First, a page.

In our recent guide on How to Setup MariaDB Galera Cluster on Ubuntu 18.04 with HAProxy, we covered all the steps to install and configure a Galera Cluster on Ubuntu 18.04. In this guide, we will introduce load balancing of created Galera Cluster using HAProxy.
Having three or above Galera cluster nodes, it becomes hard to have a true load balancing without using a load balancer like HAProxy. It also means you’ll have to configure your application to point to one of the Galera nodes, and this introduces a single point of failure in your infrastructure.
By setting up HAproxy, you’ll ensure your Database service is always available, with central control of Galera Cluster nodes for things like maintenance. If you want to remove one of the nodes, you only need to change the backend configuration of HAProxy.
Galera Cluster High Availability With HAProxy
We will start by ensuring the HAProxy package is installed on our Ubuntu 18.04 system. Update your system packages and install HAProxy.
# Ubuntu / Debian sudo apt-get update sudo apt-get install haproxy # CentOS sudo yum -y install epel-release sudo yum -y install haproxy
Confirm the installed version of HAProxy:
$ apt policy haproxy $ rpm -qi haproxy
Configure HAProxy to Load Balance Galera Cluster
Now that HAProxy has been installed, configure haproxy to do load balancing of Galera cluster database servers at the TCP layer.
Configure /etc/hosts file with Galera nodes:
$ sudo vim /etc/hosts 10.131.74.92 galera-db-01 10.131.35.167 galera-db-02 10.131.65.13 galera-db-03
HAProxy Destination Selection Policies
HAProxy will select a backend server to route traffic to depending on the destination route-policy configured. This is a complete list of Destination Selection Policies available in HAProxy:
- Round Robin Directs new connections to the next destination in a circular order list, modified by the server’s weight. Enable it with balance
- Static Round Robin Directs new connections to the next destination in a circular order list, modified by the server’s weight. Unlike the standard implementation of round robin, in static round robin, you cannot modify the server weight on the fly. Changing the server weight requires you to restart HAProxy. Enable it with
- Least Connected Directs new connections to the server with the smallest number of connections available, which is adjusted for the server’s weight. Enable it with
- First Directs new connections to the first server with a connection slot available. They are chosen from the lowest numeric identifier to the highest. Once the server reaches its maximum connections value, HAProxy moves to the next in the list. Enable it with.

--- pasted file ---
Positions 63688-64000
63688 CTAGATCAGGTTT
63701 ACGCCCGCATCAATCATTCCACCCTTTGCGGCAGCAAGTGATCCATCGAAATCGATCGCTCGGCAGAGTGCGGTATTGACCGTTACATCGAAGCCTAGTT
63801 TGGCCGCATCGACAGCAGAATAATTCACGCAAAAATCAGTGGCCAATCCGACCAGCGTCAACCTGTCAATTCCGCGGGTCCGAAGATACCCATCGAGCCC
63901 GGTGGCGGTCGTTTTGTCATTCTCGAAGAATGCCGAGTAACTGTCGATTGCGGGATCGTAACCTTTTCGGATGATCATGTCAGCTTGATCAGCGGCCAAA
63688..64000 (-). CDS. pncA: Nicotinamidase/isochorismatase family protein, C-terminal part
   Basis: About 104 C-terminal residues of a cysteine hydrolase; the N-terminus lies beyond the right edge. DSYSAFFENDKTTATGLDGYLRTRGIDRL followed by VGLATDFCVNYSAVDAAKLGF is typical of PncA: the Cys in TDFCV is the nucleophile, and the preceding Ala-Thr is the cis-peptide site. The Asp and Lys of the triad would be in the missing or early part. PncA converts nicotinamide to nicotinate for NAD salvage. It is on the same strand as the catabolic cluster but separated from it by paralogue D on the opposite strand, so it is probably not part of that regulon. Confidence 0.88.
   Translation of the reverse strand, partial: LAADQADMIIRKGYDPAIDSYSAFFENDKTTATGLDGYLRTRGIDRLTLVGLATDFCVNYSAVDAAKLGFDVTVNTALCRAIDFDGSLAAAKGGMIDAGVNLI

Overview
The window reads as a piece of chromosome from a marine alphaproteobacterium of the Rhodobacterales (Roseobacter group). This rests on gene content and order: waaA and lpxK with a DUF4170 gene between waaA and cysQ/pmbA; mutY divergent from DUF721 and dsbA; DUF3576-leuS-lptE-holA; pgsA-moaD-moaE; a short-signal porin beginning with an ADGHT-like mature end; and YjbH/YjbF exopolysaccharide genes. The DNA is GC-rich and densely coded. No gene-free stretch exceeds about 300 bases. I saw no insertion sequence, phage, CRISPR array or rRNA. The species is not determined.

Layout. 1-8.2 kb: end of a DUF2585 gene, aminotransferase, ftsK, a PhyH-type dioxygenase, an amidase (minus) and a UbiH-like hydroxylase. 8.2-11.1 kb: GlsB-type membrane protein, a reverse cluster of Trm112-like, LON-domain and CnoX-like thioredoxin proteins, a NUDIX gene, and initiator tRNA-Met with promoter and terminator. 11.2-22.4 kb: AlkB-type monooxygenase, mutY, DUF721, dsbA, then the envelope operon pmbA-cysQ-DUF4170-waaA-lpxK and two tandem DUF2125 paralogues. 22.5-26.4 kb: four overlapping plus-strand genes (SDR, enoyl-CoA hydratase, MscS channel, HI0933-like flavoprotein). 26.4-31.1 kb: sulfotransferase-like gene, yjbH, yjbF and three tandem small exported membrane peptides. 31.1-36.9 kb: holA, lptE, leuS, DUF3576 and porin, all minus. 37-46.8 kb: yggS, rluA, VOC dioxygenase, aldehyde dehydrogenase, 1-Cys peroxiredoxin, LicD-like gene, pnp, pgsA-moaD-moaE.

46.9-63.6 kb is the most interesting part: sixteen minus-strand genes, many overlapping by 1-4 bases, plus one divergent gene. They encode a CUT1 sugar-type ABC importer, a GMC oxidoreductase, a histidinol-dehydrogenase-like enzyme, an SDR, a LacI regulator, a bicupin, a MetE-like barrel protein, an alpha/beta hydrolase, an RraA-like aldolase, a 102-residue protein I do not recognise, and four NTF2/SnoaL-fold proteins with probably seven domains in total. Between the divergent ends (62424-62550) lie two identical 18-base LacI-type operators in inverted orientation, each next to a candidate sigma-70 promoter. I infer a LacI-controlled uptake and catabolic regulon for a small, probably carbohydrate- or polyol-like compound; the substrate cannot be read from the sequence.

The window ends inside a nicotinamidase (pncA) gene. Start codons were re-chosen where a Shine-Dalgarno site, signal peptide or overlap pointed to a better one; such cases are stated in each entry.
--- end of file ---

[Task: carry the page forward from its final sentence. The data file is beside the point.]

- Source Tracking Divides the source IP address by the total weight of running servers. Ensures that client connections from the same source IP always reach the same server. Enable it with
Open HAProxy main configuration file:
sudo vim /etc/haproxy/haproxy.cfg
Your configuration should have settings similar to below:
# Galera Cluster Frontend configuration frontend galera_cluster_frontend bind 10.131.69.129:3306 mode tcp option tcplog default_backend galera_cluster_backend # Galera Cluster Backend configuration backend galera_cluster_backend mode tcp option tcpka balance leastconn server db-server-01 galera-db-01:3306 check weight 1 server db-server-02 galera-db-02:3306 check weight 1 server db-server-03 galera-db-03:3306 check weight 1
Here is the explanation of options use:
balance – This defines the destination selection policy used to select a server to route the incoming connections to.
mode tcp – Galera Cluster uses TCP type of connections.
option tcpka – Enables the keepalive function to maintain TCP connections.
option mysql-check user <username> – Define backend database server check, to determine whether the node is currently operational. This was created in How to Setup MariaDB Galera Cluster on Ubuntu 18.04 with HAProxy
server <server-name> <IP_address> check weight 1 – Defines the nodes you want HAProxy to use in routing connections.
Restart haproxy and test connection:
sudo systemctl restart haproxy
Testing DB access via HAProxy
Confirm that HAProxy has a bind on port 3306:
# ss -tunelp | grep 3306 tcp LISTEN 0 128 10.131.69.129:3306 0.0.0.0:* users:(("haproxy",pid=24226,fd=5)) ino:87300 sk:2 <->
Try to connect from HAProxy to port 3306:
[email protected]:~# mysql -u test_user -p -h 10.131.69.129 Enter password: Welcome to the MariaDB monitor. Commands end with ; or \g. Your MariaDB connection id is 743 Server version: 10.3.7-MariaDB-1:10.3.7+maria~bionic-log mariadb.org binary distribution Copyright (c) 2000, 2017, Oracle, MariaDB Corporation Ab and others. Type 'help;' or '\h' for help. Type '\c' to clear the current input statement. MariaDB [(none)]> show databases; +--------------------+ | Database | +--------------------+ | galera_test | | information_schema | +--------------------+ 2 rows in set (0.00 sec)
Recommended MySQL/SQL Study books:
- Murach’s MySQL (3rd Edition)
- MySQL (5th Edition) (Developer’s Library)
- MySQL Explained: Your Step By Step Guide to Database Design
- Getting Started With SQL – A Hands-On Approach for Beginners – a simple, to-the-point introductory read that’ll touch on the practical implications of SQL. Here, a reader gets introduced concisely to all the basics of the language;
- Head First SQL – Your Brain on SQL – A Learner’s Guide;
- SQL Cookbook: Query Solutions and Database Techniques for Database Developers – a book is full of hacks and tips that can be applied in day-to-day database management;
- Teach Yourself MS SQL Server – a fairly old book, yet, it covers all the aspects of SQL Server on a high level;
- Effective SQL – an easy-to-read guide book that explores SQL features. Keep in mind that you might need some SQL knowledge to apply the ideas that have been laid out.